Tuesday was horrible. Couldn't even bum-shuffle down the stairs (WAY harder than it sounds when one leg has to be straight and cannot have ANY weight put on it). I woke up with a hand cramp, so my right hand was gimped (still is a little strained). To anyone reading this in a cast, look at the pic to the right. Be SURE that your arm lines up with the crutch, the "v" shape between your thumb and forefinger is pointing forward, and the weight you push down into the crutch (rather than your leg) is on the RIDGE of your palm, and NOT your fingers or thumb. Otherwise you end up with a gimped hand, trust me.

Don't underestimate the excruciating pain

And I repeat - no having kids, ever. 'Nuf said. 

Don't forget your "granny grabber"

See picture on the right. I asked where I could buy one, at the hospital, and they just gave me one on loan, right then and there! Stephanie W. used to have one of these when she was alive, and I remember it helping her a lot. It picks things up, and even helps you pull up your trousers and put on socks when you can't reach your leg. Invaluable. Just a note, Stephanie, I commend you greatly for never complaining. I don't know how you did it.

Granny Grabber

Don't overestimate the meaning of the words "disabled accommodation"

So, after a week of being at my grandma's house, since my parents were flying back, we decided I should come back to Oxford. Poor Kiara is still in Kent until they reduce this full cast to a half cast (hopefully in just one more week!).  LMH, my college found me a "disabled" room on the fourth floor, with a lift. 

Ha, disabled they say, except for the four very skinny but long (one wall to the other) stairs that lead to the lift. They have NO railing. So I can't bum-shuffle up them and pull myself up on a railing. So, I am hostage here and would need a person to take me in and out of the building. At least there is an ensuite toilet (look at that step, definitely not a disabled "hop" I have to brace myself against the door and do to get up). My friends are being kind enough to bring me food...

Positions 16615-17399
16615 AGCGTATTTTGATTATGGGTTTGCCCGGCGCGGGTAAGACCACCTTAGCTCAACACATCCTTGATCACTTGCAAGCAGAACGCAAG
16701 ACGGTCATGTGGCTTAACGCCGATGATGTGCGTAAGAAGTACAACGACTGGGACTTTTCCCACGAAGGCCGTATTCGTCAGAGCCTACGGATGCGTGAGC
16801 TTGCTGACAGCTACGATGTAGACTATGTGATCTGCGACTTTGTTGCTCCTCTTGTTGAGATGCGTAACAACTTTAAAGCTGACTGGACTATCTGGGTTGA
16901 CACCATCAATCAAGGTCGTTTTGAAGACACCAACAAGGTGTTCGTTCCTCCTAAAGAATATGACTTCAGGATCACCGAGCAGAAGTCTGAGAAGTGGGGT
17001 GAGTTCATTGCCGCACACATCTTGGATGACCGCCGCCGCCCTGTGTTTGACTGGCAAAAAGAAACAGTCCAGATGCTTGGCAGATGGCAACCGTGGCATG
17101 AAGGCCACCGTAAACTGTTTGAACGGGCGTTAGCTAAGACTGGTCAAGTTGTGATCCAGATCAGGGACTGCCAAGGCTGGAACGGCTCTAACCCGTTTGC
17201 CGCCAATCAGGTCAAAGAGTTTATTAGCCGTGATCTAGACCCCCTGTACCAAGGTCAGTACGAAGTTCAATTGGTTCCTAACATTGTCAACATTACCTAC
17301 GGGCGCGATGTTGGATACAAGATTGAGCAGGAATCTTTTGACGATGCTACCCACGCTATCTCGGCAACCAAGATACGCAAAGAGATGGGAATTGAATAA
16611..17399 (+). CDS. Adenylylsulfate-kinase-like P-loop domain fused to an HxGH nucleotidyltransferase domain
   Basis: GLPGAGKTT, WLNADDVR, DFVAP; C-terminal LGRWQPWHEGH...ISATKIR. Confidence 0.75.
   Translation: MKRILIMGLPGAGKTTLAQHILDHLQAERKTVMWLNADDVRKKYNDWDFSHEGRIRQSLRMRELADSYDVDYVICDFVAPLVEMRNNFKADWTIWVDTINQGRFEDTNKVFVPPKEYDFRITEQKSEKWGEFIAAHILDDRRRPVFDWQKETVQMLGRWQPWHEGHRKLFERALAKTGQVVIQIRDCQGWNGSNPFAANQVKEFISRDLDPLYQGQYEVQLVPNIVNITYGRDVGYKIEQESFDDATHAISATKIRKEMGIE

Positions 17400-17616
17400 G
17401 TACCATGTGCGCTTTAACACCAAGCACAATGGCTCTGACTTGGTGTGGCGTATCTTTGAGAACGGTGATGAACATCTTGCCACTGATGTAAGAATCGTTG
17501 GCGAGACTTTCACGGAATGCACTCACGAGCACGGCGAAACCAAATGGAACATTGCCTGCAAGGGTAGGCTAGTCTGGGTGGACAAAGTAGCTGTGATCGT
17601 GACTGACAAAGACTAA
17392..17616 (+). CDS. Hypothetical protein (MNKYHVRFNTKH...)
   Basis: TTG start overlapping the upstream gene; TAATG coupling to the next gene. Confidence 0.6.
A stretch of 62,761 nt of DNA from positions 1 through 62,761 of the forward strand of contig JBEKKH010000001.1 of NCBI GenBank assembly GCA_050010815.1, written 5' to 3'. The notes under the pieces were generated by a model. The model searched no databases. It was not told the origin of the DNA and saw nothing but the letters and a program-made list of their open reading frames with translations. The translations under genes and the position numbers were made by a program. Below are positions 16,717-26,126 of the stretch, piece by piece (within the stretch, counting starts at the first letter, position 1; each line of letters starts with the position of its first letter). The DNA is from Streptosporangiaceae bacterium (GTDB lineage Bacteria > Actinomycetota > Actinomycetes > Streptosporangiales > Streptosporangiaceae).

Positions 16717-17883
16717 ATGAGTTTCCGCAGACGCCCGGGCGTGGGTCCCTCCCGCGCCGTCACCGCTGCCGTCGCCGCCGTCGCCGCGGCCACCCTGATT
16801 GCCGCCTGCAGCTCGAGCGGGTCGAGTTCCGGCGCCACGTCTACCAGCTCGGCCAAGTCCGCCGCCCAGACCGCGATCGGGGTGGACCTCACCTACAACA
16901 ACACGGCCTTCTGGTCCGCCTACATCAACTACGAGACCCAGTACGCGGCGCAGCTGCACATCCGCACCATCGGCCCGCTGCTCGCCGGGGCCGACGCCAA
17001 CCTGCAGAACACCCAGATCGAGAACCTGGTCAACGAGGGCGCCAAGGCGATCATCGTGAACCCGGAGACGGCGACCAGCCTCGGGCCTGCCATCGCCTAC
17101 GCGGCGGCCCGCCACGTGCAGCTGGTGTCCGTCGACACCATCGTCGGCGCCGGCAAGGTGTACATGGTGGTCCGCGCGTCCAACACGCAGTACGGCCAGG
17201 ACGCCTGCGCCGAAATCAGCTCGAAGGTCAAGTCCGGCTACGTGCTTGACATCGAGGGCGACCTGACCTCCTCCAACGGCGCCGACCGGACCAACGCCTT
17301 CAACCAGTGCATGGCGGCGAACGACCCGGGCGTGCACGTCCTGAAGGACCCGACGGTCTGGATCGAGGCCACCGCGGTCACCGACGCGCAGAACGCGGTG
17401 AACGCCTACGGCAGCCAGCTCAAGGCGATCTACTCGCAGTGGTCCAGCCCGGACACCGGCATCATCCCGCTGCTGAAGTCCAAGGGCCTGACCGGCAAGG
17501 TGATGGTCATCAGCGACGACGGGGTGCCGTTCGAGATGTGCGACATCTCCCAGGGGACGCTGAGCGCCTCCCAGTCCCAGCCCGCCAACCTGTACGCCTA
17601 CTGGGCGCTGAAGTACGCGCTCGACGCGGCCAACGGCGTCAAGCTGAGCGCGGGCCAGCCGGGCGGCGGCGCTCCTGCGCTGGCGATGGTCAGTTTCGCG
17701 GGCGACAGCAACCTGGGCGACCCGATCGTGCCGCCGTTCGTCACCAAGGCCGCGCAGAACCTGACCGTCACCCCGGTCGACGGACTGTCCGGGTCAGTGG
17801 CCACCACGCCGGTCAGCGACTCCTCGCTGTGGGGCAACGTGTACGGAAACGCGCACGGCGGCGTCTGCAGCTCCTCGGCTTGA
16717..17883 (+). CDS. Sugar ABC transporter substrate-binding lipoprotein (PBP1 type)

Don't carry things!

I have been carrying the French press and dishes to the kitchen using my "Sweaty Betty" (UK's version of Lululemon) bag all day. Dragging them on the floor...

Don't be too disgusted by needles and ugly bruises

Oh yeah, how could I forget? I'll let you imagine the disgusting needle I have to jab myself with every day for 42 days to make sure the cast doesn't clot my blood. EWWWW. yeah. And it leaves a DISGUSTING purple bruise, every time, even though the nurses and everyone who watches me do it say I'm doing it exactly right. For the first time in my life I'm glad there's no beaches close to where I live. YUCK. Bruised and ugly!

Don't look at the clock/calendar too much 

Well this last one I haven't figured out yet. I'm impatiently trying to be patient. Appointment #1 on Tuesday. Hopefully by Appointment #2 this full cast is a half cast and I can have my house and dog back. I'm so grateful that she is well taken care of, and also that I have some friends who are not freaked out by hospitals, and are accompanying me to my appointments. 

Sorry for the downer post...this has really been my week in a nutshell. Good news though - my dissertation plans are going well and I can still go to France once I have a half cast. Positive thinking and hoping it'll be really, really soon. I know the next time I get to run my dog it will feel like freedom, no matter how much she pulls! Maybe I'll skip out on kickboxing and join another running club instead.


Unknown said...

I'm very much in awe of your ability to give yourself needles, as I would definitely pass out if I ever had to do such a thing. And I feel I should point out: bruised maybe, but never ugly! <3

Unknown said...

Get better soon my dear!!!

Nia said...

There is nothing worse than hanging around in A&E. I couldn't imagine having to work there.

That's not a disabled room, that's an enabled room. I guess they thought putting a step there would be aspirational.

Sapna said...

Aww, thanks Meghan. The needles are gross for sure, but at least it doesn't hurt

Sapna said...

Nia, I totally agree. The med student (Jamie) that waited with me was commenting on each case and was quite interested....I was like...eeek, sick!